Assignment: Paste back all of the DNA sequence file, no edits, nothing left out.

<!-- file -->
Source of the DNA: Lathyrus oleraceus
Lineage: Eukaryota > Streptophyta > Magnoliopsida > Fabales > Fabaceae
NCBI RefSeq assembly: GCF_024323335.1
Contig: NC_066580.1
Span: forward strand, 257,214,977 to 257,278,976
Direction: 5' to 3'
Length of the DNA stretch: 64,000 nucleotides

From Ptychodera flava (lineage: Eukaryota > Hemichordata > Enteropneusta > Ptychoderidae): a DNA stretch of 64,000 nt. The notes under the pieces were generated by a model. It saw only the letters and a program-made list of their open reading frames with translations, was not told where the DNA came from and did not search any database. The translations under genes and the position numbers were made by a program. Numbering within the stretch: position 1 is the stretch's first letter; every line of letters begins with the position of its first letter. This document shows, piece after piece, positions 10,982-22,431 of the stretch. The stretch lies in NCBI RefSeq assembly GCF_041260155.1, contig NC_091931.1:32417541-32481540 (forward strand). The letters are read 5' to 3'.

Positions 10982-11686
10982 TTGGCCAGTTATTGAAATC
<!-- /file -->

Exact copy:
Source of the DNA: Lathyrus oleraceus
Lineage: Eukaryota > Streptophyta > Magnoliopsida > Fabales > Fabaceae
NCBI RefSeq assembly: GCF_024323335.1
Contig: NC_066580.1
Span: forward strand, 257,214,977 to 257,278,976
Direction: 5' to 3'
Length of the DNA stretch: 64,000 nucleotides

From Ptychodera flava (lineage: Eukaryota > Hemichordata > Enteropneusta > Ptychoderidae): a DNA stretch of 64,000 nt. The notes under the pieces were generated by a model. It saw only the letters and a program-made list of their open reading frames with translations, was not told where the DNA came from and did not search any database. The translations under genes and the position numbers were made by a program. Numbering within the stretch: position 1 is the stretch's first letter; every line of letters begins with the position of its first letter. This document shows, piece after piece, positions 10,982-22,431 of the stretch. The stretch lies in NCBI RefSeq assembly GCF_041260155.1, contig NC_091931.1:32417541-32481540 (forward strand). The letters are read 5' to 3'.

Positions 10982-11686
10982 TTGGCCAGTTATTGAAATC